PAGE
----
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New to Netflix April 2016: 2001, The Princess Bride, V For Vendetta, Boogie Nights

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The time has come once again for that most hallowed and accessible of online streaming services known as Netflix to cut a few titles from its voluminous selection of films and television shows while adding many more guaranteed to please its subscriber base.

Below you’ll find my picks for the best of Netflix’s new additions for the month of April 2016. As usual, most of the titles are available for viewing at the start of the month, but there are a few more set to premiere later in the month that those of us unable to get out to the movie theater much will find to be of great interest.


2001: A Space Odyssey

2001: A Space Odyssey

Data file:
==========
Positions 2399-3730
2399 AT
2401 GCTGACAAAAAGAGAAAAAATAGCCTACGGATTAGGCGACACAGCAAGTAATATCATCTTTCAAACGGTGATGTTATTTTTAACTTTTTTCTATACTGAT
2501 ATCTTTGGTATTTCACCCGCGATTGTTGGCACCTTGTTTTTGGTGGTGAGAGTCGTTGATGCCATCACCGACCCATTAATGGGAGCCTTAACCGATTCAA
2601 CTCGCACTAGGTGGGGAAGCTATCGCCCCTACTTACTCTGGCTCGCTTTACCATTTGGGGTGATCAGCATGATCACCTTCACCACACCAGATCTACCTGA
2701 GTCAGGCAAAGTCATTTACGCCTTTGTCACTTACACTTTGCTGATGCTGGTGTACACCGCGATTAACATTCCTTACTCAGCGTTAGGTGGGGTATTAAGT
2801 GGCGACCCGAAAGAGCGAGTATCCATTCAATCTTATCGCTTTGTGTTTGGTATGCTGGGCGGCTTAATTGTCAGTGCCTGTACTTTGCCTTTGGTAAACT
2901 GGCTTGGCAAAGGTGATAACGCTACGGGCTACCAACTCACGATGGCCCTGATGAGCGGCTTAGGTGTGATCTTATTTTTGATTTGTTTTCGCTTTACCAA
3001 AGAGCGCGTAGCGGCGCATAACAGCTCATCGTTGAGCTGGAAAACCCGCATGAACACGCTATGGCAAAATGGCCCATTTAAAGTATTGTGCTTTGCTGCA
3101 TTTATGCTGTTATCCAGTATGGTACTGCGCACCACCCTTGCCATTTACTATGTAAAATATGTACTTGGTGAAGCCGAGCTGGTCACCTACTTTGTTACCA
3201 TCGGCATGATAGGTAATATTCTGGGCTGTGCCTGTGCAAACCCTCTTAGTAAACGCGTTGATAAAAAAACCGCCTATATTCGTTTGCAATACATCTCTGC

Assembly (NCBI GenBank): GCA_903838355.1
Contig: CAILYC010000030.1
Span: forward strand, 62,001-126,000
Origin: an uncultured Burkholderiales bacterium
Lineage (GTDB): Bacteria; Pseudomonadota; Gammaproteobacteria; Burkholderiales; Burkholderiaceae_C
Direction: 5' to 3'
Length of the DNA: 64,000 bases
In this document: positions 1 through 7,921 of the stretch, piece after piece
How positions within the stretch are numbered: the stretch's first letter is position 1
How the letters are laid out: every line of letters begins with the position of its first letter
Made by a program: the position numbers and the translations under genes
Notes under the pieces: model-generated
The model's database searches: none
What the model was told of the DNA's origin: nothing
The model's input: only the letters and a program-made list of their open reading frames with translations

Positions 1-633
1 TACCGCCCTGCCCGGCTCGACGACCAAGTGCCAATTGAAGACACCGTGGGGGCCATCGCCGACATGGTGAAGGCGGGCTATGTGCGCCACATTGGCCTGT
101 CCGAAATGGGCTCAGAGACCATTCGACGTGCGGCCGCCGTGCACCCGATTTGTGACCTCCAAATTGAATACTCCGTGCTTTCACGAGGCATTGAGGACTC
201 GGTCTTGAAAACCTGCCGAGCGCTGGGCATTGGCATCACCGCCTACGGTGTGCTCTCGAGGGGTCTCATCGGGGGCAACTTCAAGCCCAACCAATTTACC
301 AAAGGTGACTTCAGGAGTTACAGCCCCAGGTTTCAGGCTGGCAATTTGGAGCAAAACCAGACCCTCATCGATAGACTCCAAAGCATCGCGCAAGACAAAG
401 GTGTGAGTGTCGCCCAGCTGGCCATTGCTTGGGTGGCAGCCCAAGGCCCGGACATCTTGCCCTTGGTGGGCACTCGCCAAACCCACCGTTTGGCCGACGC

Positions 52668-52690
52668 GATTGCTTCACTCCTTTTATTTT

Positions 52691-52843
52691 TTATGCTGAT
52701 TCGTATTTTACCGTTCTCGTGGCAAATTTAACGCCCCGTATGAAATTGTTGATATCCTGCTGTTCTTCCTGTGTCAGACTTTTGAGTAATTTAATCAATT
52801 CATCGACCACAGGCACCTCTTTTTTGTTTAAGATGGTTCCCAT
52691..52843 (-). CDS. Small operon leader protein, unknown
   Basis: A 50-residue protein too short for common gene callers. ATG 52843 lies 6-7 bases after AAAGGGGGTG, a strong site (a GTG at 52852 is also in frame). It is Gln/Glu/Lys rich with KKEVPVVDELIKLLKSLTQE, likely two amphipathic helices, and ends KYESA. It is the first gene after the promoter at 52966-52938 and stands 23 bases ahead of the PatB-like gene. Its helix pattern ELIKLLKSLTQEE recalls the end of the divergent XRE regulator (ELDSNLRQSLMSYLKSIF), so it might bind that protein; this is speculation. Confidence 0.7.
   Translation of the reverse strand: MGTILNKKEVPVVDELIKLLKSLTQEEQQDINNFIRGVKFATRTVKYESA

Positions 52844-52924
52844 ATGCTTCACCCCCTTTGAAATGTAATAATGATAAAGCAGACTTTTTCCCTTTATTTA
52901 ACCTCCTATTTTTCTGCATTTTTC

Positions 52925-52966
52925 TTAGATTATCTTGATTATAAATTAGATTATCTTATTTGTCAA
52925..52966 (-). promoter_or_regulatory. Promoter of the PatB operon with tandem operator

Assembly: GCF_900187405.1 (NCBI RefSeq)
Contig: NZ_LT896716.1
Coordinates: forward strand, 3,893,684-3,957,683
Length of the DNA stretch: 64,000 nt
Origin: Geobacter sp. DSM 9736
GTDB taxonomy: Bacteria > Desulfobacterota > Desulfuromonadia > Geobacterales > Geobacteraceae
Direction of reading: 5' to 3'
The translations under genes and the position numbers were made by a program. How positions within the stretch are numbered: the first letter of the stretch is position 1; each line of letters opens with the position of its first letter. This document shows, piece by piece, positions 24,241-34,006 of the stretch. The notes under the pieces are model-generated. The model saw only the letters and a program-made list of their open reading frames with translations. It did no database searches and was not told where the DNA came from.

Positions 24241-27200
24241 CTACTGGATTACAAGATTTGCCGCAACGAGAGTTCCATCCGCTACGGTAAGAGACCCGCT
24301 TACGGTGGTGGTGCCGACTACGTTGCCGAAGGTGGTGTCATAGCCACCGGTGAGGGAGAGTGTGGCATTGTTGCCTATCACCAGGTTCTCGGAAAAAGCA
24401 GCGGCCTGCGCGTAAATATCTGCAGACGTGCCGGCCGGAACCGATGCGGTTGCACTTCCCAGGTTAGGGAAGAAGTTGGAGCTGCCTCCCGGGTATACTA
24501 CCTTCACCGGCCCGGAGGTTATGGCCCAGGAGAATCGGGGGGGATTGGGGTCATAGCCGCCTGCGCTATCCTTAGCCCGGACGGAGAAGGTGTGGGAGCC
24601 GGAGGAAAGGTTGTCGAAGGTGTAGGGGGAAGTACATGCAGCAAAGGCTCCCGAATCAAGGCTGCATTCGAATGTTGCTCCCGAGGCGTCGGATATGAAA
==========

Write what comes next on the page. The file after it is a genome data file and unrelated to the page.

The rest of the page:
Stanley Kubrick‘s 1968 masterpiece deserves to be viewed on the biggest of movie screens, but if you have a great television set-up, then streaming it is the next best option. The film that presented to unprepared audiences a glimpse at a possible future of unbridled optimism and teased us with the mysteries of the universe’s many wonders also raised the bar for what science fiction storytelling could achieve in cinema.

A Clockwork Orange

Another Kubrick classic, this one an adaptation of Anthony Burgess‘ celebrated black comedy about another possible future where the government will go to any necessary length to destroy crime even if it means destroying free will through systematic brainwashing, as seen through the eyes of Malcolm McDowell‘s Alex, an uninhibited street thug with a thirst for senseless violence, milk drinks, and the majesty of Beethoven’s music that can never be quenched.

Boogie Nights

Before There Will Be Blood and Inherent Vice, filmmaker Paul Thomas Anderson took us on a freewheeling epic journey through the 1970’s East Coast adult film scene with a young Mark Wahlberg, in one of his first major starring roles, as an impressionable new XXX star stud with an unimaginable talent he usually keeps tucked in his pants. Walhberg shares the screen with Julianne Moore, John C. Reilly, Don Cheadle, Heather Graham, and Burt Reynolds in what could very well be his last great performance.